Examples of cycle facilities

A cycling facility is infrastructure introduced to make cycling easier, safer and more enjoyable for everyone. Creating a cycling facility can involve either the creation of new infrastructure or making adaptations to our existing highway and Rights of Way networks.

Some cycle facilities create a dedicated space for cycling, but not all. On quiet, lower-speed streets it is usual for a cycle facility to be introduced by making the existing carriageway a comfortable place for people of all cycling abilities to ride, sharing with other vehicles. In some locations, particularly low footfall areas away from buildings, a path shared with pedestrians (and sometimes horse riders) can make a comfortable cycle facility too.

Cycle facility design guidance in England was amended by the government in 2020, with the release of Local Transport Note 1/20: Cycle Infrastructure Design. The cycle facility types shown below are illustrative examples taken from the new guidance. When cycle facilities are installed in Surrey, they may adapt these example facilities. The guidance does not replace Surrey County Council's responsibility as Local Transport/Highway Authority to determine the most suitable arrangements for cycling on its network, which will take into account local circumstances, available funding and so forth.

Cycle tracks

A 'cycle track' is the technical name for a dedicated space for cycling along a road, distinct from both the carriageway and footway. Cycle tracks should be designed such that it is easy to recognise them as a space intended for cycling rather than walking, driving or parking. For instance, they can be built at a different level to the carriageway and footway to introduce a height difference, utilise a different surfacing material or be separated from other traffic with a kerb, verge or similar.

Cycle lanes

Cycle lanes are painted on the carriageway, marking out a space for cycling amongst other vehicle traffic. Advisory cycle lanes with broken white lines can ordinarily be entered by other vehicles, whilst mandatory cycle lanes with solid white lanes ordinarily cannot. The 2020 update to government guidance now recommends the use of upright protective features such as wands to additionally protect cycle lanes, and that new cycle lanes be reserved only for introduction on lower speed roads.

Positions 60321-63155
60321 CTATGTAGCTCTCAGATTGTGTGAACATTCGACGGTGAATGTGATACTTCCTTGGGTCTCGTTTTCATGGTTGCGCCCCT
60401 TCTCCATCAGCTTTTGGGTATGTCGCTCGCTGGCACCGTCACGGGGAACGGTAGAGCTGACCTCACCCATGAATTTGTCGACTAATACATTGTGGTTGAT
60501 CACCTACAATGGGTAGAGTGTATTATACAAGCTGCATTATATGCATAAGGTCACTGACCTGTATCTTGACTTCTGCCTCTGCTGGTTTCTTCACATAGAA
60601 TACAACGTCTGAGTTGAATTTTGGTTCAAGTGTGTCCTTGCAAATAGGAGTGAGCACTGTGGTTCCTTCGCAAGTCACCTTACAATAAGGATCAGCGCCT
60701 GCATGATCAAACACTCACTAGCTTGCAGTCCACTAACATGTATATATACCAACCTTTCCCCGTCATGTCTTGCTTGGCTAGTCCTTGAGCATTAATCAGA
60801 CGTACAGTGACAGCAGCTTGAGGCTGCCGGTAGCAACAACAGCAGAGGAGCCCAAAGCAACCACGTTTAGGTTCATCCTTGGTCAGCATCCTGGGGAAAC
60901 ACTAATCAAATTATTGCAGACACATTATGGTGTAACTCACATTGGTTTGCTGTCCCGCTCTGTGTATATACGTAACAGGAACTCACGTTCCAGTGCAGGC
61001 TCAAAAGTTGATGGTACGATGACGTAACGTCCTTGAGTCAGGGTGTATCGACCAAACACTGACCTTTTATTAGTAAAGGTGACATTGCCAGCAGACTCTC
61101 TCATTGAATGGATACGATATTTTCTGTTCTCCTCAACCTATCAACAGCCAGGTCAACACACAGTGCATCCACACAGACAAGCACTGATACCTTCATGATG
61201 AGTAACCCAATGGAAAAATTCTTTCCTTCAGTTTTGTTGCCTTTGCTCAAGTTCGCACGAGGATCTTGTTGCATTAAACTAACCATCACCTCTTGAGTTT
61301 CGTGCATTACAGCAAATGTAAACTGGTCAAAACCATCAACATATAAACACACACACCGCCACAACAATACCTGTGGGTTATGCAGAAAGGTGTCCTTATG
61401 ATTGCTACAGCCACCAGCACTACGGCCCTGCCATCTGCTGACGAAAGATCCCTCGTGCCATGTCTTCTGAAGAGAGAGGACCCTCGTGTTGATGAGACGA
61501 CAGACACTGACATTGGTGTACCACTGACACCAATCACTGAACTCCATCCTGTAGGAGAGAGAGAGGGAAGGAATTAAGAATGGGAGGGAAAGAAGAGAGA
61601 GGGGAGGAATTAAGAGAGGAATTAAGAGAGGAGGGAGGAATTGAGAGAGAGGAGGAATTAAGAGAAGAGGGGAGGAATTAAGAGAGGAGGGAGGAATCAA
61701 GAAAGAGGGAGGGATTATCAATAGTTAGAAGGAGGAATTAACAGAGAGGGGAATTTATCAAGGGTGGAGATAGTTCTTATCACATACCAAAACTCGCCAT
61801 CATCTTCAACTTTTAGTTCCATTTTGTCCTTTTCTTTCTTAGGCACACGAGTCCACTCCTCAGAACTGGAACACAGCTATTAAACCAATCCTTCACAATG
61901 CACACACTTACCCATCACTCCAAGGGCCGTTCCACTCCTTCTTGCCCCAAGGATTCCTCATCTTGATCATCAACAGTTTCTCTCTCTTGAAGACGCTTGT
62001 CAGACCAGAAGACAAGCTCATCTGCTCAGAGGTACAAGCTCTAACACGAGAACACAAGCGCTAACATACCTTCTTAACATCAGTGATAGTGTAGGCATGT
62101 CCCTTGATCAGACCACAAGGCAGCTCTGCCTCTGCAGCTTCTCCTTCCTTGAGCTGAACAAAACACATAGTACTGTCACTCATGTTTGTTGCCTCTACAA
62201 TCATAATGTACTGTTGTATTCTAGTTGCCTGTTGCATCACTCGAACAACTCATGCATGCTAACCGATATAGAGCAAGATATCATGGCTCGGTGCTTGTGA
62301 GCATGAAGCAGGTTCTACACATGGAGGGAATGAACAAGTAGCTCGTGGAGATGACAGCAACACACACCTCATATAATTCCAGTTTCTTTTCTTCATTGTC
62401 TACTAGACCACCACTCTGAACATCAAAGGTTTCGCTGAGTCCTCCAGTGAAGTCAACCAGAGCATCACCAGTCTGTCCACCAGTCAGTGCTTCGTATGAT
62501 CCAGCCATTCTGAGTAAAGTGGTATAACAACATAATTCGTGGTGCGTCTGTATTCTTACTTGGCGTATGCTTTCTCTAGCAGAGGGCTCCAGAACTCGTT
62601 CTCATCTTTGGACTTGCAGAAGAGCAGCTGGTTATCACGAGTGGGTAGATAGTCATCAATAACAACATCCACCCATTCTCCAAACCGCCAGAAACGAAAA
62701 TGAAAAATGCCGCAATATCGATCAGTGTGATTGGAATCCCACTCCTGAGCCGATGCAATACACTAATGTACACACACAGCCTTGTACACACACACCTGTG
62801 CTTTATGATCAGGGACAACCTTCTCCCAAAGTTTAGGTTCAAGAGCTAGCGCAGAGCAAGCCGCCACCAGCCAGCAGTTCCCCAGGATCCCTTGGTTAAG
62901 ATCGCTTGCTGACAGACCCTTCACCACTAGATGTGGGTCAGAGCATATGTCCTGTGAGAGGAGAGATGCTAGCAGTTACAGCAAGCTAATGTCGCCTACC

A 'greenway' is a name often given to a cycle facility that is away from the road altogether. Greenways can be cycle tracks but are often bridleways or byways with a surface suitable for cycling, or wide paths that are technically footpaths and cycle tracks adjacent to one another.

Quiet streets and lanes

On quiet streets and lanes, where traffic flows and speeds are both low, it is normally comfortable for cycles to share the carriageway with other vehicles. This can be supported with traffic calming measures as appropriate.

Shared footways

In some locations, cycling is expressly permitted on a footway, supported by signage showing where this is the case. (Cycling is not normally permitted on a footway.) The 2020 update to government guidance recommends that new shared footways should generally be avoided, as they are only practical where both footfall and cycling levels are expected to remain unusually low which is counter to the objective of investing in growing rates of walking and cycling.

Supporting infrastructure

In addition to creating cycle facilities for travelling along, cycling needs other types of supporting infrastructure too, such as:

  • crossing points
  • junction improvements
  • wayfinding
  • transition features - where one cycle facility meets another
  • cycle parking
  • traffic calming